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47 0 0 0 13 6. A new group of financial websites has been making investment advice cheaper and cheaper. Now the brokerage and mutual funds giant Charles Schwab is getting into the game, with a new online service called Intelligent Portfolios that can design a portfolio for you without charging any fee at all. We’ll get to the asterisk in a moment.

First, here’s why Schwab’s entry into online advice is such a big deal. They don’t let you talk to a person. The investment advice robo-advisers give isn’t terribly complicated. But for most people, that’s a good thing.

You typically end up in a handful of broadly diversified index funds, which you buy and hold for the long run. This service can be a simple entry point to investing for those who don’t know how or where to get started, and they can automate chores like annual rebalancing and adjusting your mix as you age. And yet, Schwab’s new version appears to undercut even the other robo-advisers’ slender fees by charging nothing. Does that make it a sure winner?

As with all such programs, you have to take a look under the hood. In addition to whatever investors pay for online financial advice, they also have to pay the fees of the underlying funds. Those are very cheap funds that usually charge less than 0. Schwab’s approach looks a little different. While Schwab is offering its investment strategy gratis, the company has said it plans to recommend some of its own funds, as well as third-party funds. Schwab hasn’t made clear specifically what ETFs it plans to use with Intelligent Portfolios. But a quick glance at the kinds of portfolios it recommends suggests that some of its underlying investment will be relatively costly.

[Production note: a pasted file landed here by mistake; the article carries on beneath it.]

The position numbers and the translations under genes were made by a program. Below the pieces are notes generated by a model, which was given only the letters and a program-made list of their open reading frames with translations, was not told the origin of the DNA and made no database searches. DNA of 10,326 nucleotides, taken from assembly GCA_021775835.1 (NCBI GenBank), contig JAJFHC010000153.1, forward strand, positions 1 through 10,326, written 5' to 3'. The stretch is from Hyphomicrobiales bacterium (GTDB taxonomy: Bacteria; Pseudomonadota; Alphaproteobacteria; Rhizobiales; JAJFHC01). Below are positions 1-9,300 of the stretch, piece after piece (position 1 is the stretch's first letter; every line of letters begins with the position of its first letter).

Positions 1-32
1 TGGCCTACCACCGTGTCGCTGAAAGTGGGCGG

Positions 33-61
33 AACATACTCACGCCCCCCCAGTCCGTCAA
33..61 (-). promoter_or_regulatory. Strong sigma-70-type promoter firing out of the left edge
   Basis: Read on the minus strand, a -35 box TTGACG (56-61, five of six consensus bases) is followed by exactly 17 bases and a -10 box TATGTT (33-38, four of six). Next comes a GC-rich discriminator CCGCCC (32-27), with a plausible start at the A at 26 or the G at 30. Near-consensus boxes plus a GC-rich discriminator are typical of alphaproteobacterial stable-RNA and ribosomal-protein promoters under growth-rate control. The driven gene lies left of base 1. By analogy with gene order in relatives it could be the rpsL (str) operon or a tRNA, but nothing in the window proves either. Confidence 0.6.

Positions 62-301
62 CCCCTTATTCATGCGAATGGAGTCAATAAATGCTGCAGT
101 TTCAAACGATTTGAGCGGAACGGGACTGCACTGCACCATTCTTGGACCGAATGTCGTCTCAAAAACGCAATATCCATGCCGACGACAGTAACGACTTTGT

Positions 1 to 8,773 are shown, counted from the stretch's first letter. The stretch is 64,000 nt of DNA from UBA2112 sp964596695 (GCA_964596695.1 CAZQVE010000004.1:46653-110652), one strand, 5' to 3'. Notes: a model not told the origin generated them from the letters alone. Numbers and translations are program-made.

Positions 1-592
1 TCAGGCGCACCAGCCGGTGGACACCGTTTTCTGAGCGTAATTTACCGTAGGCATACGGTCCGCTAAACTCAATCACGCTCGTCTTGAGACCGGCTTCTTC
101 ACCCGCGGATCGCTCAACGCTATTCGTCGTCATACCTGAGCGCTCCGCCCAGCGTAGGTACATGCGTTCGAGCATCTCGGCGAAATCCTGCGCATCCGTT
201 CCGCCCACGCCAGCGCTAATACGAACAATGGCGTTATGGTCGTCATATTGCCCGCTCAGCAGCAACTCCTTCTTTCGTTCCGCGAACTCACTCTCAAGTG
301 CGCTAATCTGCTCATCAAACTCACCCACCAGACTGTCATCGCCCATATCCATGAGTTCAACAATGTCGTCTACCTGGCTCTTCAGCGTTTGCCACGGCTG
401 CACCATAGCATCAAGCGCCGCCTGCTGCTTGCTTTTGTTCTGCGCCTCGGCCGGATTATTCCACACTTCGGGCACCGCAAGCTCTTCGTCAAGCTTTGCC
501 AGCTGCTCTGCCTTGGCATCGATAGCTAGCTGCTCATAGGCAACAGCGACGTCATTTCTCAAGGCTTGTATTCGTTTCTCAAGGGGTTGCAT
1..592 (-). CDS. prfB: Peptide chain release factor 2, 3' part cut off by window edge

Some investors think this type of index fund, which tends to tilt its weightings toward value-priced stocks, may outperform the market in the long-run. But fundamental index funds are pricier than plain-vanilla stock index funds, which simply hold stocks in proportion to their market value. Schwab’s fundamental large-company stock fund charges investors a fee of 0. Schwab also stands to earn money from investors’ cash positions, since they will be held in Schwab cash vehicles, which Schwab makes money on by collecting a spread between what it earns reinvesting the money and what it pays out to Schwab customers. The Schwab spokesman said that was typical for other types of accounts housed at Schwab. In the long run, Schwab’s new product may prove a convenient tool for some investors. But don’t assume you’re getting something for nothing.